Cisco Unity version currently in use. See one of the following: the "To Determine the Cisco Unity Version in Use by Using the Cisco Unity Administrator" procedure, or the "To Determine the Cisco Unity Version in Use by Using the AvCsMgr.exe File" procedure.

Cisco Unity-CM TSP version currently in use. See one of the following: the "To Determine the Cisco Unity-CM TSP Version in Use by Using the Cisco Unity Telephony Integration Manager" procedure, or the "To Determine the Cisco Unity-CM TSP Version in Use by Using the Avskinny.tsp File" procedure.

Name of the Cisco Unity switch.ini file currently in use. See the "To Determine the Name of the Switch.ini File in Use" procedure.

RealSpeak TTS version currently in use. See the "To Determine the RealSpeak ENU Language Engine in Use" procedure.

Cisco Personal Communications Assistant (PCA) version in use. See the "To Determine the Cisco PCA Version in Use" procedure.

Build number(s) of any software releases or upgrades installed.

Number, type, and speed of processors.

Memory and pagefile size.

Hard disk size and free space available.

Number and type of voice ports installed.

Phone system integration, including the manufacturer, model, and version (if applicable).

Other telephony software or hardware installed, such as fax or UniModem.

Microsoft Windows 2000 service packs installed.

Number of subscribers in the Cisco Unity database.

Approximate normal Cisco Unity server CPU utilization. (For example, does the Windows task manager often show 100 percent CPU utilization, or is it usually less than 80 percent?)

To Determine the Cisco Unity Version in Use by Using the Cisco Unity Administrator


Step 1 In the Cisco Unity Administrator, go to the System > Configuration > Software Versions page.

The version is displayed in the Cisco Unity Version field.


To Determine the Cisco Unity Version in Use by Using the AvCsMgr.exe File


Step 1 Browse to the CommServer directory.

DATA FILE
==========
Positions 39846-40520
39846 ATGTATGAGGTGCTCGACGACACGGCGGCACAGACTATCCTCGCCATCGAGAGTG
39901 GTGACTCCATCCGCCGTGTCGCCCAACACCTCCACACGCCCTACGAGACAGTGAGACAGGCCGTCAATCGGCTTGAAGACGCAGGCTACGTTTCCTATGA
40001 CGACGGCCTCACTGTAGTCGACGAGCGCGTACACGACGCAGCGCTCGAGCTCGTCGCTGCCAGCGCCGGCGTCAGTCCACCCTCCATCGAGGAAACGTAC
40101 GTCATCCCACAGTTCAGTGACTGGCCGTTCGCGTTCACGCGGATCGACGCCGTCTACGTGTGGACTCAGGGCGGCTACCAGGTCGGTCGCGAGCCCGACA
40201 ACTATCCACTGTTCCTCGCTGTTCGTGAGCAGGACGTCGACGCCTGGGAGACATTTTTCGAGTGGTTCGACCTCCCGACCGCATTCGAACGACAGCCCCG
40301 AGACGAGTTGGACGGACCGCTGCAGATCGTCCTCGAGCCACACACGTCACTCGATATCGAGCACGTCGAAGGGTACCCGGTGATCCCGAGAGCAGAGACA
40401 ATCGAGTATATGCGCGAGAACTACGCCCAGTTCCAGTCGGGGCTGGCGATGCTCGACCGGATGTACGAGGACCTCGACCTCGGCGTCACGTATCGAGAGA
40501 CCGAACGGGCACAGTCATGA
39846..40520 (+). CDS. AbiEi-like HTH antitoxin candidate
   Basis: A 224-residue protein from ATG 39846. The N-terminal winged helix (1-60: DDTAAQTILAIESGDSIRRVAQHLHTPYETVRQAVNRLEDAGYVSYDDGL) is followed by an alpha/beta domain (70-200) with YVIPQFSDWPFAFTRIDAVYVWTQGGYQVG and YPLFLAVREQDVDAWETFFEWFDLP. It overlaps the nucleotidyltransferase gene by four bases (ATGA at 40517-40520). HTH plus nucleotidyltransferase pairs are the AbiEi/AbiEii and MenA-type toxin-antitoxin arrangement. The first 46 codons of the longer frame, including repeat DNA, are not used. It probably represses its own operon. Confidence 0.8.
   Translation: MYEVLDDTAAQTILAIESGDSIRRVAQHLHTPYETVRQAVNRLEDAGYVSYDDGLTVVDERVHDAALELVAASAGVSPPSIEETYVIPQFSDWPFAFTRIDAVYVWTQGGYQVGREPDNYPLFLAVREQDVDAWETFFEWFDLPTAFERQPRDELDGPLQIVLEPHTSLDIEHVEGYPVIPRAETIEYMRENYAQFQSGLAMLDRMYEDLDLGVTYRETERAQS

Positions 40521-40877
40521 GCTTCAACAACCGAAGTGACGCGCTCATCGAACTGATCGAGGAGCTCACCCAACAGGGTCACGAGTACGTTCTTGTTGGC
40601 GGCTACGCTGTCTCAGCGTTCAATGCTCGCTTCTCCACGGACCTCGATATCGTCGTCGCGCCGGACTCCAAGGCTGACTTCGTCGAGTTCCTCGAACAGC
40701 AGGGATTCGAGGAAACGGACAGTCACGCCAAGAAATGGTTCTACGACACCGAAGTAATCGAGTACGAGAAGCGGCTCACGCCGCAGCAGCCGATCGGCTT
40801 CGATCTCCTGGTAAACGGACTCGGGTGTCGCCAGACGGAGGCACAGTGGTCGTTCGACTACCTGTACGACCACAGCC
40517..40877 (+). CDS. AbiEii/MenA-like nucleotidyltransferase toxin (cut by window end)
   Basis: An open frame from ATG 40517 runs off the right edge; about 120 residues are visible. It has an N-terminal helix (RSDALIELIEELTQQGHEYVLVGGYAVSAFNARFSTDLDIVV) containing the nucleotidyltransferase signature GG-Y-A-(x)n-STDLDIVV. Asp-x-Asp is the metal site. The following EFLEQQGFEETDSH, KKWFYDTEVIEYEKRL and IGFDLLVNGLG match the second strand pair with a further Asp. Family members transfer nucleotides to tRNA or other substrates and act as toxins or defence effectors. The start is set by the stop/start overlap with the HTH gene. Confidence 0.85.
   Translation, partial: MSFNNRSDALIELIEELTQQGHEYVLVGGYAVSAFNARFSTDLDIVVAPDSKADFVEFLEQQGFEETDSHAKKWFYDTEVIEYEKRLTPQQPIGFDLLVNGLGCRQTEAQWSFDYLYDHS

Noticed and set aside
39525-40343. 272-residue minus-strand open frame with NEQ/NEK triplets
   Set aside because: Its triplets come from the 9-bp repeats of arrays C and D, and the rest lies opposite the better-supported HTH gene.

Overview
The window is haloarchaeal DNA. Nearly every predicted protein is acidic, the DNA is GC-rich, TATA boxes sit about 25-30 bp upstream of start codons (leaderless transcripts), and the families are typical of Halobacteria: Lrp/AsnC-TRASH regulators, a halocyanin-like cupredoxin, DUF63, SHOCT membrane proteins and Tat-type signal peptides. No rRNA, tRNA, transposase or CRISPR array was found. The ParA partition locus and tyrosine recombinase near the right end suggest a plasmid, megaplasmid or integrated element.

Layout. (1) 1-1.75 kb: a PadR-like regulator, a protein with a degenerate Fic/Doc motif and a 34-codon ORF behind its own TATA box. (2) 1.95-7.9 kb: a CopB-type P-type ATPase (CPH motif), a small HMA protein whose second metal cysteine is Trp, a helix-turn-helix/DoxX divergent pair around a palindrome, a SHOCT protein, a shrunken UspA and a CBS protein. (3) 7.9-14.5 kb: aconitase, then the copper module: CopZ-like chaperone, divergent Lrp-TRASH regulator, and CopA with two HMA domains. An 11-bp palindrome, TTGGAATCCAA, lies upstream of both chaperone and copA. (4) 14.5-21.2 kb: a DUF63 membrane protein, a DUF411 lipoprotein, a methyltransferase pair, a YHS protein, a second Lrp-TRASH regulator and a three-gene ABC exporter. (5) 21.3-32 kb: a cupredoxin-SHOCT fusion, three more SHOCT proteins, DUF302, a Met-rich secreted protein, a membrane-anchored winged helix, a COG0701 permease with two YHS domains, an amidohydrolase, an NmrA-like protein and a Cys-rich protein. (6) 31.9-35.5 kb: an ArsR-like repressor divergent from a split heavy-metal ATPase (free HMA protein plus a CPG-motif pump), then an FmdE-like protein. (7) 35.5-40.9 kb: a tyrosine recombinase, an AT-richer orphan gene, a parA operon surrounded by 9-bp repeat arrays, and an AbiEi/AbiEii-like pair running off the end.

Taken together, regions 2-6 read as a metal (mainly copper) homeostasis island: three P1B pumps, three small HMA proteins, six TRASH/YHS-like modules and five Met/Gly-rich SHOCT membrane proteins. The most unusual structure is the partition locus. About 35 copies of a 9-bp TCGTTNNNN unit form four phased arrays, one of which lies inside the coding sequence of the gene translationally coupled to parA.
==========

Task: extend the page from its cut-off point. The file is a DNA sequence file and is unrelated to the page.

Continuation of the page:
Step 2 Right-click AvCsMgr.exe, and click Properties.

Step 3 In the Properties window, click the Version tab.

Step 4 In the Item Name list, click Product Version. The Cisco Unity version is displayed in the Value window.


To Determine the Cisco Unity-CM TSP Version in Use by Using the Cisco Unity Telephony Integration Manager


Step 1 On the Windows Start menu, click Programs > Cisco Unity > Manage Integrations. The UTIM window appears.

Step 2 In the left pane, click the Cisco Unified CM integration.

Step 3 In the right pane, click Properties. On the Integration tab, the Cisco Unity-CM TSP version appears in the TSP Version field.


To Determine the Cisco Unity-CM TSP Version in Use by Using the Avskinny.tsp File


Step 1 Browse to the WinNT\System32 directory.

Step 2 Right-click Avskinny.tsp, and click Properties.

Step 3 In the Properties window, click the Version tab.

Step 4 In the Item Name list, click Product Version. The Cisco Unity-CM TSP version appears in the Value window.


To Determine the Name of the Switch.ini File in Use


Step 1 On the Windows Start menu, click Programs > Cisco Unity > Edit Switch Utility. The Switch Configuration Editor window appears.

Step 2 In the File field, the name of the switch.ini file currently in use appears.

Step 3 Click Exit to close the Switch Configuration Editor window.


To Determine the RealSpeak ENU Language Engine in Use


Step 1 Browse to the CommServer\RealSpeak\Engine directory.

Step 2 Right-click the file Enu_g2p.dll, and click Properties.

Step 3 Click the Version tab.

The File Version value shown is the DLL version. The DLL versions correspond to the following RealSpeak versions:

3.6.0.0 = RealSpeak ENU language engine version 3.0(1)

2.11.0.0 = RealSpeak ENU language engine version 2.1(1)

2.1.0.0 = RealSpeak ENU language engine version 2.0(1)


To Determine the RealSpeak Base Engine Version in Use


Step 1 Browse to the CommServer\RealSpeak\Api\Lib directory.

Step 2 Right-click the file Lhstts.dll, and click Properties.

Step 3 Click the Version tab.

The File Version shown is the DLL version. The DLL versions correspond to the following RealSpeak versions:

2.13.0.0 = RealSpeak base engine version 3.0(1)

2.12.0.0 = RealSpeak base engine version 3.0(0)

2.11.0.0 = RealSpeak base engine version 2.1(1)

2.1.0.0 = RealSpeak base engine version 2.0(1)


To Determine the Cisco PCA Version in Use


Step 1 Log on to the Cisco PCA.

Step 2 Browse to the Cisco Unity Assistant.

Step 3 On any page, click Help.

Step 4 Click the About Cisco Unity topic link on the menu.

The Cisco Unity version is displayed. The Cisco PCA version is the same version as the Cisco Unity version.


Problem Description

Be prepared to give a complete description of the problem, including:

Symptoms such as lost ports, Event log errors, or Dr. Watson errors.

Problem frequency under normal load conditions (for example, every call, once per hour, or once only).

Problem frequency when specific attempts are made to reproduce it.

Detailed sequence of steps to reproduce the problem.

Date and time of last known occurrence of the problem.

Which digits were entered by the caller (for example, menu selections or subscriber extensions, or the extension of the caller or called port), if known.

Which port(s) were affected by the problem, if known.

Applicable logs and traces (see the "Diagnostic Trace Utilities and Logs" chapter for more information on how to obtain log and trace files).